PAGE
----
Wall Street Journal
JPMorgan Chase, Citigroup, Bank of America and other banks could take a hit to their second quarter profit from litigation charges and fines, as a Libor manipulation case revived earlier this week raised the possibility of liability for violation of antitrust laws. Such violations could require them to pay triple damages. But for now, it remains to be seen what, if any, penalties are incurred. Firms that choose to deal with the problem quickly could remain in what is already a bleak earnings environment.
A whistleblower at the center of the 2014 mortgage-selling scheme, that resulted in the $1.27 billion penalty against Bank of America that was overturned Monday, still gets to keep his $58 million bounty. When B of A decided to try to overturn the initial ruling, Edward O'Donnell "filed a separate, similar whistleblower lawsuit against the bank in June 2014" and was paid from a different settlement. Regulators and law enforcers are calling for bigger payouts and greater protections for whistleblowers, as they are key to identifying and tackling Wall Street misconduct and often lose their careers as a result.
Prosper said Tuesday it is increasing loan rates for its riskiest borrowers by an average of 0.29 percentage points, following a period of waning investor appetite. The online lender said in a blog post the move is "necessary for us to continue providing a compelling fixed-income product relative to the many alternatives available to our investor community." Its most creditworthy customers should not be affected, but, riskier borrowers face rate increases between 0.25 percentage points more to 1.42 percentage points more. Earlier this month Prosper also cut 28% of its staff and reshuffled its executives.
Wells Fargo issued lower financial targets Tuesday, underscoring challenges brought to the banking industry by low interest rates and regulatory pressure to hold more assets that can be quickly turned into cash. The new target to generate return on equity over the next two years is between 11% and 14%, compared to the target range set in 2014 of between 12% and 15%. The bank also cut guidance for return on assets to now range from 1.1% to 1.4%, compared to 1.3% to 1.6%.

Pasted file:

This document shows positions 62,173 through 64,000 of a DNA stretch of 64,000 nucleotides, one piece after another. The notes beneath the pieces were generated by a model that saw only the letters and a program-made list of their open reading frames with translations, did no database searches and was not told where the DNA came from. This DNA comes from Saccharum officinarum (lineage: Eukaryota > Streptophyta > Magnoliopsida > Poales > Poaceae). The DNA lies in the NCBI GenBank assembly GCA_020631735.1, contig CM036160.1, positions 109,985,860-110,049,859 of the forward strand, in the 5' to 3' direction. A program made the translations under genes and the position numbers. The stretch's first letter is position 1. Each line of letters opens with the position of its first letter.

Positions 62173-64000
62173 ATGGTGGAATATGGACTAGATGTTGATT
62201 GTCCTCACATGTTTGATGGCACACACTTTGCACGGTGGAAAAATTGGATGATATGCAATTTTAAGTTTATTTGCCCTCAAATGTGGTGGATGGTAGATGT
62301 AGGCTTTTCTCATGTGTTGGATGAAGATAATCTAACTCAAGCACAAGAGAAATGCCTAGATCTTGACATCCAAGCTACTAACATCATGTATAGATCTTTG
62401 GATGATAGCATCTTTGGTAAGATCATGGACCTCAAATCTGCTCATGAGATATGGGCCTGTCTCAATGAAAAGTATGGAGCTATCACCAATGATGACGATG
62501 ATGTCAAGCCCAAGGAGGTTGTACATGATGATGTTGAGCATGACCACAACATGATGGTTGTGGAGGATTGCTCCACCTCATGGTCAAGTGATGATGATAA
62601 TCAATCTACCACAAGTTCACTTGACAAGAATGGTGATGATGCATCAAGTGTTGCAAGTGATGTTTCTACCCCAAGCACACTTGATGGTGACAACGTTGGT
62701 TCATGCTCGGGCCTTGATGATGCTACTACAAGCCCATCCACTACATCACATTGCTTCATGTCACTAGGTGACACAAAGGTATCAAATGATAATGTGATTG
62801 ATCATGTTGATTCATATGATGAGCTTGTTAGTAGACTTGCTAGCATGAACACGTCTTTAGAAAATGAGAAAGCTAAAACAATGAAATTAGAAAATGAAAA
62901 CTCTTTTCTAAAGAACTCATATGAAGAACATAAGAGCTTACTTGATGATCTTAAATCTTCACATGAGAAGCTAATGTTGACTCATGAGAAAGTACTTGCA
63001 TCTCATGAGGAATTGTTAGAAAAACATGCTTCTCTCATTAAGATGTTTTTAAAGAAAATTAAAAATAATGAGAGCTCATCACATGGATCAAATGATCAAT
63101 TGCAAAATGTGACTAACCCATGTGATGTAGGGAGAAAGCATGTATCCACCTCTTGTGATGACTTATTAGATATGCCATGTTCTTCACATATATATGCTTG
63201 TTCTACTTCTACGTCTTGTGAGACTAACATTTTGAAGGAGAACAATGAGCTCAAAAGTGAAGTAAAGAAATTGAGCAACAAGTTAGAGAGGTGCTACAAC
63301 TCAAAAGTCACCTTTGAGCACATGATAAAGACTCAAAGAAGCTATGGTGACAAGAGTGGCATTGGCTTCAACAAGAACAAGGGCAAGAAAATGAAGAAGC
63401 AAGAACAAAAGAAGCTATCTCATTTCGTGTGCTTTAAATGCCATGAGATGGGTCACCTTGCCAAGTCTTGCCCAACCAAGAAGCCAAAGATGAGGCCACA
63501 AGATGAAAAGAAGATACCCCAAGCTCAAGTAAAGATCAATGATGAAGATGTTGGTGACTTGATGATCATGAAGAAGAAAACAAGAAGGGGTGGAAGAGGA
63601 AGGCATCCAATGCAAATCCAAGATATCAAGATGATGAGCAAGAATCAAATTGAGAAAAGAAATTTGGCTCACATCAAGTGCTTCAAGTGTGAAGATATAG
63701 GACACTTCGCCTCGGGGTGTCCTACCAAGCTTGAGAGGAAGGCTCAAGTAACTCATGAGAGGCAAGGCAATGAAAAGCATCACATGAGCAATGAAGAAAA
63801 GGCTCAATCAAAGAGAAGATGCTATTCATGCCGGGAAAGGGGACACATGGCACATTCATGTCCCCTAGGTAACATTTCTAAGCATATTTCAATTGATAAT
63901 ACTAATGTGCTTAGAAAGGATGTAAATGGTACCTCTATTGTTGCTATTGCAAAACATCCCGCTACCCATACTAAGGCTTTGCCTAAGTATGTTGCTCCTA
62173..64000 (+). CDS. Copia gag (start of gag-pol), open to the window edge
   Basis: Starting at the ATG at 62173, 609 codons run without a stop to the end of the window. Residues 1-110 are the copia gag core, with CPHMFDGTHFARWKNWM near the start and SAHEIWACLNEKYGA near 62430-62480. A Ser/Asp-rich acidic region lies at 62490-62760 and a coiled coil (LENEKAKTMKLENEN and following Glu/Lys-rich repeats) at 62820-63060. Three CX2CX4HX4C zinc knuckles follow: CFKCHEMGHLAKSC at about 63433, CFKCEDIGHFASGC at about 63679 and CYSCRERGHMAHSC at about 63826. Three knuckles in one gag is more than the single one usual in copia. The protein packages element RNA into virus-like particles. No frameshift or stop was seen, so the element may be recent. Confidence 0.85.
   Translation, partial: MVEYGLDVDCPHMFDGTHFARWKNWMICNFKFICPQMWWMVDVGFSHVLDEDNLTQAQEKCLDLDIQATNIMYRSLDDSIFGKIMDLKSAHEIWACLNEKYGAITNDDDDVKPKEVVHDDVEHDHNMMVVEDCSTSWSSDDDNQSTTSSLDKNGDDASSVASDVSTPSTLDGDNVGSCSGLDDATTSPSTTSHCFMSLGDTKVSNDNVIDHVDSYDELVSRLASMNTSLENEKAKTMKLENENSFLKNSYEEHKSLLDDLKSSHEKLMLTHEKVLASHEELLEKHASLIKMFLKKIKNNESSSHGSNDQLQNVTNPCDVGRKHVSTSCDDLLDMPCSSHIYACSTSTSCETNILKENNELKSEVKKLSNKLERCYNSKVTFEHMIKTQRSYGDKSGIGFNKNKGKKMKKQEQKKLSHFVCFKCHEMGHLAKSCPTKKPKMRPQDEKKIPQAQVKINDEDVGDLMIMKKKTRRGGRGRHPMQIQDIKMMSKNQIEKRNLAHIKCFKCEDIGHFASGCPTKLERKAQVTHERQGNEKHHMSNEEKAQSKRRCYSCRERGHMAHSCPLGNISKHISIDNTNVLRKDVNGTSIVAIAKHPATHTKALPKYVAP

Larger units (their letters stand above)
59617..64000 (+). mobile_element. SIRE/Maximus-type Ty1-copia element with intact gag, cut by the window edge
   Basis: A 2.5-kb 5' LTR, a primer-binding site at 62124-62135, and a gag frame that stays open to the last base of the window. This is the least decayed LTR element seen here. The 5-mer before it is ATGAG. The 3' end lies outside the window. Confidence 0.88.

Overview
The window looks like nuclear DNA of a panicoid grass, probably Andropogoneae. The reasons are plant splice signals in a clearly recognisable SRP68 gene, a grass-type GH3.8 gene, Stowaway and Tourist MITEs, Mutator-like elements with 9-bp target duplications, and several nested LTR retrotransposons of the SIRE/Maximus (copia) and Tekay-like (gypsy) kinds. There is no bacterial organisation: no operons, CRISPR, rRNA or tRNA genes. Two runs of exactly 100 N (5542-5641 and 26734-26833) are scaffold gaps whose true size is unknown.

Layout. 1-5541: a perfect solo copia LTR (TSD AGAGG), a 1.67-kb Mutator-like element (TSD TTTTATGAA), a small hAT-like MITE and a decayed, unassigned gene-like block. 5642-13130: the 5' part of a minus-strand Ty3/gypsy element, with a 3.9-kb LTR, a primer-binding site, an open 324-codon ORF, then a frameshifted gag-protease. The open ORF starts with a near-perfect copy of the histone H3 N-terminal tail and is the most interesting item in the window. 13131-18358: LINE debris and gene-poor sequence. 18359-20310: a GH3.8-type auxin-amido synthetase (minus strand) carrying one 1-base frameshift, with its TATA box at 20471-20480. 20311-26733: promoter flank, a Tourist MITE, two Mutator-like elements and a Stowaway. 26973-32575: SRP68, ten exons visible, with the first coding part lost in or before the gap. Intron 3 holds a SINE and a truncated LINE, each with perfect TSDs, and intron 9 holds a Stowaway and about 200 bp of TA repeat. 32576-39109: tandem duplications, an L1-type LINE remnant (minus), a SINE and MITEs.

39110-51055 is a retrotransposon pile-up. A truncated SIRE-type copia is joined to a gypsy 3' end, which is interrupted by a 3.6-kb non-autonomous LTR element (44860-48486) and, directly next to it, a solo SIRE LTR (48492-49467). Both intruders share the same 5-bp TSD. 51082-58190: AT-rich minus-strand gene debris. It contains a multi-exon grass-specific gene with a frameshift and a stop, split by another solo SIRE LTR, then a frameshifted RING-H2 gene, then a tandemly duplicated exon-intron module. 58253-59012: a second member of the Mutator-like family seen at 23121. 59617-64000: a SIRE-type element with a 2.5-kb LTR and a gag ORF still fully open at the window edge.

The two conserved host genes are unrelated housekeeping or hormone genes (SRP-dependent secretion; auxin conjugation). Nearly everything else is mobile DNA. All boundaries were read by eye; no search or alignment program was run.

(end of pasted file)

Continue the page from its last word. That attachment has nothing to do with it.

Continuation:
This year's series of cyberheists via cross-border payment messaging system Swift is bringing financial institutions under pressure to tighten their cyber security systems and procedures, but doing so can only be so effective unless global counterparts take the same measures. Swift has 9,000 member institutions worldwide and moves more than $6 trillion daily. In the developed world, the larger companies now face "tens of thousands" of attacks each minute. Bank networks rely on trust between their participants. If Swift's members lose trust in the system and thereby lose trust in each other, it could lead them to exit the network, potentially leaving them with fewer global money moving choices with more costs.
In the U.K., banks could stick its customers with the bill for fraud on their accounts if a new proposal passes. Currently, banks foot the bill regardless of who's to blame. Under the proposal, individual or companies whose bank accounts are hacked as a result of their poor security could be frozen from banking services or excluded from the system that pays for fraud. The country's banks are in talks with the government, the Bank of England and spymasters at Government Communications Headquarters, the U.K.'s electronic eavesdropping and cyber security agency. The GCHQ is pushing for banks and other private sector companies to take a more active approach to cyber defense, believing they should urge their customers to improve their own standards for cybersecurity.
U.K. customers say banks are "failing to deliver fair and transparent services," mainly as a result of hidden charges and fees (they also indicated they don't understand these products), according to a survey by FIS Global of 10,000 consumers. The research showed customers have little trust in advice offered, transparency of pricing across products and accounts and overall reliability. The survey comes after the government issued a report warning that taxpayers face "serious risks" of future misselling scandals and urged the Financial Conduct Authority and Treasury to "do more to know how much mis-selling is happening now."
Bloomberg: Wall Street banks are making contingency plans to cut exposure to online consumer loans, in case the market further deteriorates, following the Lending Club saga. Firms like Credit Suisse and Deutsche Bank have said they're examining credit lines of institutional investors who buy loans from marketplace lending startups. So far, banks have funded billions of dollars through these credit lines to the loan buyers, but they want to avoid mistakes they made in the subprime crisis, waiting until it was too late to limit exposure to bad mortgage loans.